Cookie banner

This site uses cookies. Select "Block all non-essential cookies" to only allow cookies necessary to display content and enable core site features. Select "Accept all cookies" to also personalize your experience on the site with ads and partner content tailored to your interests, and to allow us to measure the effectiveness of our service.

To learn more, review our Cookie Policy, Privacy Notice and Terms of Use.

clock menu more-arrow no yes mobile

Filed under:

AFW Kicks Off With Jean Charles de Castelbajac for Rossignol

New, 1 comment

Racked is no longer publishing. Thank you to everyone who read our work over the years. The archives will remain available here; for new stories, head over to, where our staff is covering consumer culture for The Goods by Vox. You can also see what we’re up to by signing up here.

It's our second year here at Aspen Fashion Week—this time round, a four-day long showcase of winter 2011-2012 outerwear and skiwear featuring designers such as Jean Charles de Castelbajac for Rossignol, Number:Lab, Kjus, and Obermeyer.

The week kicked off last night with a pretty serious (for fashion week) panel discussion hosted by The Aspen Institute, an organization dedicated to fostering conscientious, values-based leadership, and featuring Lauren Bush, whose FEED Foundation is fashion week's official charitable partner, designer Jean-Charles de Castelbajac, and former SVP of IMG Europe Massimo Redaelli.

De Castelbajac led the panel with anecdotes about his work with celebrities and the Pope—and his aha-moment, when he realized the far-reaching democratizing powers of fashion.

"We're in a new age in fashion," de Castelbajac says. "In the 90s, fashion was more Machiavellian—more arrogant. Now, fashion is generous. What fashion brings to the world today is a real revolution."

From his background in the deep ecology movement of the 1970s, when de Castelbajac invented the quilted coat (1971), to his work with Iceberg in the 80s and the creation of the cartoon sweaters, to his work with Rossignol today, JCdC (as he asked the moderator to call him—to no avail) says: "A designer has to being something different to the world. He has to have a messianic mission. He is reflecting what society is going to be."

Bush talked about her work with FEED and how, at the project's inception, she was inspired by the idea of creating a consumer product that would have a "clear impact" on the issues of hunger and poverty in the world.

"A child dies every five seconds of hunger," Bush says. "A lot of young people want to give back and make a tangible difference, but just don't know how to get involved. We're offering people a way to give back—a measurable, meaningful donation—through consumer product."

The JCdC finale

The first show of Aspen Fashion Week belonged to Jean Charles de Castelbajac and his collaboration with Rossignol—a brilliant display of nouveau-ski prints and patterns in classic Castelbajac flair. Particular standouts include the men's red tartan—not a print, but an actual treated waterproof tartan fabrication that can withstand and protect against exposure to the elements—and the women's animal-motif knits and parkas. For his show, de Castelbajac flew in The Misshapes—direct from Paris, where they'd just wrapped up a series of shows and events for Karl Lagerfeld and Chanel—to provide the music for both the show and the afterparty at exclusive new lounge Casa Tua (yup, same Casa Tua as Miami).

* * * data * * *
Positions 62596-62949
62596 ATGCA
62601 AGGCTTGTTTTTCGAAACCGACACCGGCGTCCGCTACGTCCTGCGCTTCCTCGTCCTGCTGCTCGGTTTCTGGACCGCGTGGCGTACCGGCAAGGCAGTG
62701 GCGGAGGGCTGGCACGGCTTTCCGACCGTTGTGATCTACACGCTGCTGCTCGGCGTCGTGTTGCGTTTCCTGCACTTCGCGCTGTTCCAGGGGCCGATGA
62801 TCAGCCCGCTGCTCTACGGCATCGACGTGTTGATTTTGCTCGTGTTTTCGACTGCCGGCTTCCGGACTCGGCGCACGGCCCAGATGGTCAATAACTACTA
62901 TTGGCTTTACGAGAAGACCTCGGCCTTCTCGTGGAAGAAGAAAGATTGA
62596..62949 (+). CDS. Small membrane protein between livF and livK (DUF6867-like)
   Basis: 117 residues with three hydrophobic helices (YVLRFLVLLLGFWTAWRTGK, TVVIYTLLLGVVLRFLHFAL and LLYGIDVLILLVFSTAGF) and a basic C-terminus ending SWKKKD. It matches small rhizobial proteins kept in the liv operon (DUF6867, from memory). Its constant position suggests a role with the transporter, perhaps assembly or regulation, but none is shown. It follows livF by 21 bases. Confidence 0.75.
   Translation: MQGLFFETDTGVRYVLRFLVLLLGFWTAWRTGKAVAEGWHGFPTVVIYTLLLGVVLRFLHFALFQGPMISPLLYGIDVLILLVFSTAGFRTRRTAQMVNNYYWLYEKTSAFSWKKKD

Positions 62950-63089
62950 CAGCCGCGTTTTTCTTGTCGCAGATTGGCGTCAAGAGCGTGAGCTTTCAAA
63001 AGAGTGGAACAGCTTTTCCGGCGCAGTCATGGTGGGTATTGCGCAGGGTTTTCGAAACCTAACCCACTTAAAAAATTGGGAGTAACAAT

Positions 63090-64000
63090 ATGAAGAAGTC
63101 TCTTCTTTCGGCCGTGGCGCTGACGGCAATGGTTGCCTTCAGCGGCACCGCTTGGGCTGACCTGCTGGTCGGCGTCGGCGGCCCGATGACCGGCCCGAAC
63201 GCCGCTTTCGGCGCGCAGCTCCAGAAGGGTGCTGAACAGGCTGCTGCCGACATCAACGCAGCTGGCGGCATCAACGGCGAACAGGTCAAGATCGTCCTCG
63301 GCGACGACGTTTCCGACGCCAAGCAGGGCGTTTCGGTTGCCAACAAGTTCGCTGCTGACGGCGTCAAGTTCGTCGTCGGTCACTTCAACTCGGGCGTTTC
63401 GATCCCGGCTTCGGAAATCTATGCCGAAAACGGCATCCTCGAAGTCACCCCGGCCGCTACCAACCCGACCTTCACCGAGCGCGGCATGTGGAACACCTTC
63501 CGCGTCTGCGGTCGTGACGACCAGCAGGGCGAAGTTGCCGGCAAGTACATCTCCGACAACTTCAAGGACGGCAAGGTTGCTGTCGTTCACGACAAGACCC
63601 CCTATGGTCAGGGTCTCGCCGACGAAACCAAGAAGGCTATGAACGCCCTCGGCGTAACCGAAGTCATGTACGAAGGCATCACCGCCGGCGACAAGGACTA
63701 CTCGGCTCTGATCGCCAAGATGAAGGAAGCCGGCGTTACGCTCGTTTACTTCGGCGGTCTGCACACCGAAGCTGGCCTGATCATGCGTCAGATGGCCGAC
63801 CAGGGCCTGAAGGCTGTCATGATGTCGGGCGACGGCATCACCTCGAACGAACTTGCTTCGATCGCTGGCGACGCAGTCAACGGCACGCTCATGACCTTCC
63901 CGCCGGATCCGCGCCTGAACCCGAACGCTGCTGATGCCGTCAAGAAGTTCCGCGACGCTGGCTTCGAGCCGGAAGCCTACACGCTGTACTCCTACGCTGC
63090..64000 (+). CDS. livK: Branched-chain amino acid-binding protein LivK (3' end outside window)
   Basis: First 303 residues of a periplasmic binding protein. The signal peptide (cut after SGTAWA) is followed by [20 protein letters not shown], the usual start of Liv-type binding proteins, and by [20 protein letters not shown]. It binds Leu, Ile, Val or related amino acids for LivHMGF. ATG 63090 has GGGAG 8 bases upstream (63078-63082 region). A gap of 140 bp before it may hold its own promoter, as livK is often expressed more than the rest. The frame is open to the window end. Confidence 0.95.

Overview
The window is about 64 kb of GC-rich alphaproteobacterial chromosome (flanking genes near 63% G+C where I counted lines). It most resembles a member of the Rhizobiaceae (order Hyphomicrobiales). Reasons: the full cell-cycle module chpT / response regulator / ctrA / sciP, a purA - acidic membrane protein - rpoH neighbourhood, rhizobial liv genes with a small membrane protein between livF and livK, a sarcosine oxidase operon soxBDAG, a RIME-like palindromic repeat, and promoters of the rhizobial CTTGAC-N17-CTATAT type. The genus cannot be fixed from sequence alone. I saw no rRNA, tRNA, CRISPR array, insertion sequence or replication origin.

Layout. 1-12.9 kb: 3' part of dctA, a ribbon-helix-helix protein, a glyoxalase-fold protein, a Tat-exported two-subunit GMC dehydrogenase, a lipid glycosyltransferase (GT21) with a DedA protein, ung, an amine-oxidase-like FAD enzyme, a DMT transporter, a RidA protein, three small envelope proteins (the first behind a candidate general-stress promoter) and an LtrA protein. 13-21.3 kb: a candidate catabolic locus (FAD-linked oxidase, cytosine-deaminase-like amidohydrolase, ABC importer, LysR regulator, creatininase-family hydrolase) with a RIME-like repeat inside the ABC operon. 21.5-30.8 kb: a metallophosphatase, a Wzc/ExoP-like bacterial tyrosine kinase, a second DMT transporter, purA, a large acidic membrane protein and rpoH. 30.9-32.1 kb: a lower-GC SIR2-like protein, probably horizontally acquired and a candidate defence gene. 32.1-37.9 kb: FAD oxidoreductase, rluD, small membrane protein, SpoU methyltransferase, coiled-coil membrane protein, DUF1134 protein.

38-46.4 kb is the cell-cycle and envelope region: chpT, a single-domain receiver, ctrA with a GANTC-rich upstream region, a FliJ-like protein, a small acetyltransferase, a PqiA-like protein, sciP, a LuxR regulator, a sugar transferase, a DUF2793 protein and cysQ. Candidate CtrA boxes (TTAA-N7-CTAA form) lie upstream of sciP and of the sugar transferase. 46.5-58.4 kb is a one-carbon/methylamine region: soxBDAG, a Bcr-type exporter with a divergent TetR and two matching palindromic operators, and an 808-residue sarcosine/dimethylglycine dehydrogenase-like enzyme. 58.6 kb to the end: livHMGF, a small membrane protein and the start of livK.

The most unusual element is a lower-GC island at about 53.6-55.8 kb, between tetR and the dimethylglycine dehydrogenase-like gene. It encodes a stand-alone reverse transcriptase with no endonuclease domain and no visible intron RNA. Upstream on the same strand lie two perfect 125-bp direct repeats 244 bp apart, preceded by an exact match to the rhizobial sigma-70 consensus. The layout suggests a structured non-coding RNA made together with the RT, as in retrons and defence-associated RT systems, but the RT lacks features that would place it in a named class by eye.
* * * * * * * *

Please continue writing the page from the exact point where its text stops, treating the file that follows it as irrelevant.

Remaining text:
(One of the things we really love about Aspen is how small and tight-knit this community is. For example, we love that one of the male models in the JCdC show turned out to be a waiter at Casa Tua.)

Today we're going to be checking out the Dannenman-Pure, Authier, and Kjus shows and meeting up with Bush at her new FEED bag launch. If you're a skiier, snowboarder, or winter sports enthusiast, stay tuned for more updates on what'll be in stores next winter! It's not just neons and black pants anymore, that's for sure.

For anyone who's heading out to Aspen soon (or is an Aspen enthusiast), there have been a few pretty significant retail movements out here over the past year. The Aspen Sojourner points out that 212 Gallery has relocated to 525 E. Cooper Avenue; B'Jewel fashion store has moved to 613 E. Cooper Avenue; Bandana Kids has moved into B'Jewel's old place at 103 S. Mill Street; homewares store Amen Wardy is now at 520 E. Durant Avenue; Ute Mountaineer took over the Amen Wardy space at 210 S. Galena Street. We also noticed at the standalone Under Armour store shuttered and the brand now has a shop-in-shop at Boogie's.

As for new boutiques, we're excited to check out the first US flagships of two European brands: Jet Set and Yves Salomon, both of which opened in the last year Stateside exclusively in Aspen. Jet Set is a Swiss brand of colorful, fashion-forward street-and-skiwear that seems to cater to a younger, edgier customer. Yves Salomon is the luxury French furrier that's previously collaborated with designers including Sonia Rykiel and Karl Lagerfeld. Aspen seems to be a popular testing ground for high-end retail concepts—Moncler had its only American store here for years before opening in San Francisco and New York in 2010—so we're keen to see these stores in person before they roll out across other major American cities.

Disclosure: Transportation and housing in Aspen provided by Aspen Fashion Week.
· Jean-Charles de Castelbajac [Official Site]
· Rossignol [Official Site]
· The FEED Foundation [Official Site]
· All Aspen coverage [Racked]